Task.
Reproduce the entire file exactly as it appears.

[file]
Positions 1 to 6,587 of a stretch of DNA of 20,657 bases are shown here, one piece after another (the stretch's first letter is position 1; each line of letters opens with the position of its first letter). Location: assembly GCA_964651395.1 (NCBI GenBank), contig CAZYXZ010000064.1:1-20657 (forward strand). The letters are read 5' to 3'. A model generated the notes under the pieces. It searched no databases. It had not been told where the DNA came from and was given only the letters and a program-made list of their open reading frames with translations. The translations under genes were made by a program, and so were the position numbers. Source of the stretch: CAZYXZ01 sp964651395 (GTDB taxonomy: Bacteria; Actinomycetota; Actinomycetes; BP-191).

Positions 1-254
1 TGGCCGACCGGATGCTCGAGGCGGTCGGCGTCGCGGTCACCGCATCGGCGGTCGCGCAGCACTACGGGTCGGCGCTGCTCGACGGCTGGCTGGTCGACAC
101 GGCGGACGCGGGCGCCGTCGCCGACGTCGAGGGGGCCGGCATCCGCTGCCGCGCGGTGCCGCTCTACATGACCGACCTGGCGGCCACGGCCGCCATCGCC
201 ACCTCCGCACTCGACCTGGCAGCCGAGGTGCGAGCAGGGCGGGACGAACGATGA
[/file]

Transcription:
Positions 1 to 6,587 of a stretch of DNA of 20,657 bases are shown here, one piece after another (the stretch's first letter is position 1; each line of letters opens with the position of its first letter). Location: assembly GCA_964651395.1 (NCBI GenBank), contig CAZYXZ010000064.1:1-20657 (forward strand). The letters are read 5' to 3'. A model generated the notes under the pieces. It searched no databases. It had not been told where the DNA came from and was given only the letters and a program-made list of their open reading frames with translations. The translations under genes were made by a program, and so were the position numbers. Source of the stretch: CAZYXZ01 sp964651395 (GTDB taxonomy: Bacteria; Actinomycetota; Actinomycetes; BP-191).

Positions 1-254
1 TGGCCGACCGGATGCTCGAGGCGGTCGGCGTCGCGGTCACCGCATCGGCGGTCGCGCAGCACTACGGGTCGGCGCTGCTCGACGGCTGGCTGGTCGACAC
101 GGCGGACGCGGGCGCCGTCGCCGACGTCGAGGGGGCCGGCATCCGCTGCCGCGCGGTGCCGCTCTACATGACCGACCTGGCGGCCACGGCCGCCATCGCC
201 ACCTCCGCACTCGACCTGGCAGCCGAGGTGCGAGCAGGGCGGGACGAACGATGA